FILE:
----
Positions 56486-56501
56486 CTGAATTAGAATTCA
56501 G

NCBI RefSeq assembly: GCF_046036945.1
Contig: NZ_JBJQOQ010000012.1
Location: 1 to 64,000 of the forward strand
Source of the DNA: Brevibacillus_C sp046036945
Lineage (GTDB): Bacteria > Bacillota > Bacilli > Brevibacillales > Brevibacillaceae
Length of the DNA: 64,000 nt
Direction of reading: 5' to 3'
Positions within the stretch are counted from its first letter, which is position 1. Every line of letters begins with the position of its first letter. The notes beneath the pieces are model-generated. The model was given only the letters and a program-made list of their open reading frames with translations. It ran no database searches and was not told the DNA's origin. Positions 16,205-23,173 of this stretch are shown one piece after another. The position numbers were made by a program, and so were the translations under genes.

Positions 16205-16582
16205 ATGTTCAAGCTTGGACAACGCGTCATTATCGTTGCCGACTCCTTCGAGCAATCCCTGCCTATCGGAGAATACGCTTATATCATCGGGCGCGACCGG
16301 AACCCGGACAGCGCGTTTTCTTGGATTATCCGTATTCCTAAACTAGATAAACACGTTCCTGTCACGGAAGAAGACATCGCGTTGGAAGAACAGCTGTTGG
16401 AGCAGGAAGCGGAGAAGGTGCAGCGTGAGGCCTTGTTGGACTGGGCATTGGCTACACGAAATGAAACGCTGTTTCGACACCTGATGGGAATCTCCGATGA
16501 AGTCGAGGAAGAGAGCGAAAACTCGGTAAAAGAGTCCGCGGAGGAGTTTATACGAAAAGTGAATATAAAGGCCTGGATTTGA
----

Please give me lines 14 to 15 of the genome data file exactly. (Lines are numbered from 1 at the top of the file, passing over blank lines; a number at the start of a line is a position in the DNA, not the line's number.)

16301 AACCCGGACAGCGCGTTTTCTTGGATTATCCGTATTCCTAAACTAGATAAACACGTTCCTGTCACGGAAGAAGACATCGCGTTGGAAGAACAGCTGTTGG
16401 AGCAGGAAGCGGAGAAGGTGCAGCGTGAGGCCTTGTTGGACTGGGCATTGGCTACACGAAATGAAACGCTGTTTCGACACCTGATGGGAATCTCCGATGA